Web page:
Cyber security takes team effort, ex-CIA chief says

Former CIA director John Brennan sees cyber security as one of the most important challenges facing today’s government, and since the business realm owns most of the infrastructure of the Internet, it will take a combined effort from the private, public and academic sectors to protect vital information.

“It would be a major effort, something akin to the Manhattan Project,” said Brennan, who spoke at the inaugural Intersport Executive Marketers Leadership Summit on Thursday at the West Lake Country Club.

Programs such as the Georgia Cyber Innovation and Training Center, which will be part of Augusta University’s Riverfront Campus, will be key in training people in protecting the information grid so vital to everyday life.

Brennan said he’s impressed with what’s taking place in the Augusta area in the information technology arena, especially at Augusta University and with Army Cyber Command at Fort Gordon. In October, he visited AU and met with President Brooks Keel.

“I do believe there are important opportunities here in Georgia,” he said.

As part of thesummit, Alyson Shontell, editor-in-chief of Business Insider U.S., interviewed Brennan in front of an audience. He spoke on a range of topics, including his 25 years in the CIA, current affairs and the different presidents he served under.

Brennan, who was head of the CIA from 2013 until January, served in various capacities with the CIA under Bill Clinton, George W. Bush and Barack Obama.

While he said he believed all three were interested in doing what they felt was best for the country, he said that he saw Bush and Obama as two men who put aside partisanship and performance ratings when they entered the Oval Office.

He said Bush had a thirst for knowledge and would ask questions of the experts to get a better understanding of the issues at hand. Obama would stay up until the wee hours of the morning reading and learning about issues. Obama would often ask people what they thought of a specific problem while Bush asked more direct questions.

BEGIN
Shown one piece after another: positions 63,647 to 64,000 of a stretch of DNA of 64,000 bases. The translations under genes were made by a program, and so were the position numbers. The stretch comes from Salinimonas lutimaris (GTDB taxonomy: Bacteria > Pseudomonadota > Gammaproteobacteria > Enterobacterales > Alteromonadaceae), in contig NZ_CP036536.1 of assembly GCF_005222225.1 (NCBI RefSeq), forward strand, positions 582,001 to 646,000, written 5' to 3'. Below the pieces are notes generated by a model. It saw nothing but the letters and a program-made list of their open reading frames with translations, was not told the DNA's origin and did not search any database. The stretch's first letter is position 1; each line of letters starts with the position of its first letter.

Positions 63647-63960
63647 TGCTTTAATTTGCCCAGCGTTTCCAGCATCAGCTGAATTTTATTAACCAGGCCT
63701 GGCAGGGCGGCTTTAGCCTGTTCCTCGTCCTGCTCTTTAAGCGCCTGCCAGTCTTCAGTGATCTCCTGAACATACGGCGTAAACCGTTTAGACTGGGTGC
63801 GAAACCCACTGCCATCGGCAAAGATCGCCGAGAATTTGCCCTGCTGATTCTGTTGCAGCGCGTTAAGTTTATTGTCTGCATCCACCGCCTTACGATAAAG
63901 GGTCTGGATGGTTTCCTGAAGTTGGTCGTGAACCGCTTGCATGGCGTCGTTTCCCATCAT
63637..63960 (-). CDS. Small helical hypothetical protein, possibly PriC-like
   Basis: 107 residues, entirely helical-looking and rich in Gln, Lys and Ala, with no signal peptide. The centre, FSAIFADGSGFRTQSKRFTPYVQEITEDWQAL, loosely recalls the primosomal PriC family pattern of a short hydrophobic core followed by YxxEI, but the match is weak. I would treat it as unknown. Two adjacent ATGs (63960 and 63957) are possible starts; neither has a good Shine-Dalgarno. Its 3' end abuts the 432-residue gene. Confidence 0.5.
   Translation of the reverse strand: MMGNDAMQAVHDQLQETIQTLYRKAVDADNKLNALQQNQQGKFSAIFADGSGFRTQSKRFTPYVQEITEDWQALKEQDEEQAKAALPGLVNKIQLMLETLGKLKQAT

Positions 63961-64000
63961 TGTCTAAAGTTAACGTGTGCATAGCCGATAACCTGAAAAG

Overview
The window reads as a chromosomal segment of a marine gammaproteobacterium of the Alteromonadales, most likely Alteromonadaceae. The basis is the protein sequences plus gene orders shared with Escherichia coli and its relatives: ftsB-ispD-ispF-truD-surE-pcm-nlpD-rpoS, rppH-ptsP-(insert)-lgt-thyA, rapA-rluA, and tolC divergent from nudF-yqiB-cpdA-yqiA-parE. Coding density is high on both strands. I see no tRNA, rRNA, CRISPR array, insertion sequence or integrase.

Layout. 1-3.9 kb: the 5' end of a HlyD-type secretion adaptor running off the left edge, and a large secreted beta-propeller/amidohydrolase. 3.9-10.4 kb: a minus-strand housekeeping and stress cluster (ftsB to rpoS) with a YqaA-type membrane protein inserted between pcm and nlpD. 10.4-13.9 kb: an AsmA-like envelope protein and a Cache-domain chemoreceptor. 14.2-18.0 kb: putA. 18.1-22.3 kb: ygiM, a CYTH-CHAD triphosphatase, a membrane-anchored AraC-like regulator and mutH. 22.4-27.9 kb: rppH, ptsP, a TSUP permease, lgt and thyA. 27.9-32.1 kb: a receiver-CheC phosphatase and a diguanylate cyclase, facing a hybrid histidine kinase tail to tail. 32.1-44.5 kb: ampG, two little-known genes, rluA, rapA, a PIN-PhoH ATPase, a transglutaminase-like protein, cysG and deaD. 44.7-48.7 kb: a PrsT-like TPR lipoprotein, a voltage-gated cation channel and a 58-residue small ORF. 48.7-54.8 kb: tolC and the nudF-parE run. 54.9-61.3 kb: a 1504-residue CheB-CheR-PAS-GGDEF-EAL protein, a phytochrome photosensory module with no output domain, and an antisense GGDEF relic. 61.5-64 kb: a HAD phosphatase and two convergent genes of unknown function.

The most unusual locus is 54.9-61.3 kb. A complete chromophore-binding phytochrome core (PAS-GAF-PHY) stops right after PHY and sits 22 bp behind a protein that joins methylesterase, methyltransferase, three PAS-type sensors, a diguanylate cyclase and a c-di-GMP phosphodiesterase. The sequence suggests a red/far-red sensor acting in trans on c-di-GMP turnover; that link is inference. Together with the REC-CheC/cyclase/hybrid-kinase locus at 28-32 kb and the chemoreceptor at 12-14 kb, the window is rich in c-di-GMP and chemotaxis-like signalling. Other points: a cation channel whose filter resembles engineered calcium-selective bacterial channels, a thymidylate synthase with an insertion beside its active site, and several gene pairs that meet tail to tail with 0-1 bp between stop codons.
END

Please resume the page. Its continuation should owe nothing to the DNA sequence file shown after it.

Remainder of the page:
Nevertheless Brennan, who calls himself an independent when it comes to politics, said he didn’t always like the decisions the presidents made.

While Brennan is concerned about the safety of information in light of the professional hackers and foreign governments trying to compromise it, another concern Brennan has is the current climate in Washington . He said he sees it becoming more partisan rather than representing the best interests of the American people.

“Partisan undercurrents in Washington run deep, and they are swirling about hobbling the government’s ability to do what it needs to do on a national and international level,” he said.

Brennan has butted heads with President Donald Trump a few times. He has been vocal about Trump’s travel ban as well as the president comparing the intelligence community to Nazi Germany.

He said he sees some of Trump’s administration as haphazard and disjointed, such as the appointment of Michael Flynn, who served briefly as Trump’s National Security Adviser, a position Brennan said Flynn was “ill-suited” to fill.

Brennan said he hopes that things will change over the next several months as Trump’s administration settles in.

Now retired, Brennan plans to spend more time with his wife, children and newest grandchild.

“I need to take time to figure out what to do in the next chapter of my life,” he said.

In addition to Brennan, the summit featured Jose Andres, who was named one of magazine’s 100 Most Influential People and outstanding chef by the James Beard Foundation. Kris Moon, vice president for the James Beard Foundation, was scheduled to speak but was unable to fly in because of Wednesday’s storms.

Founded in 1985, Intersport is a team of “directors, producers, writers, strategists, negotiators, implementers, digital natives and visionaries with a 30 year history of building differentiated sports and entertainment platforms that engage consumers,” according to its website.


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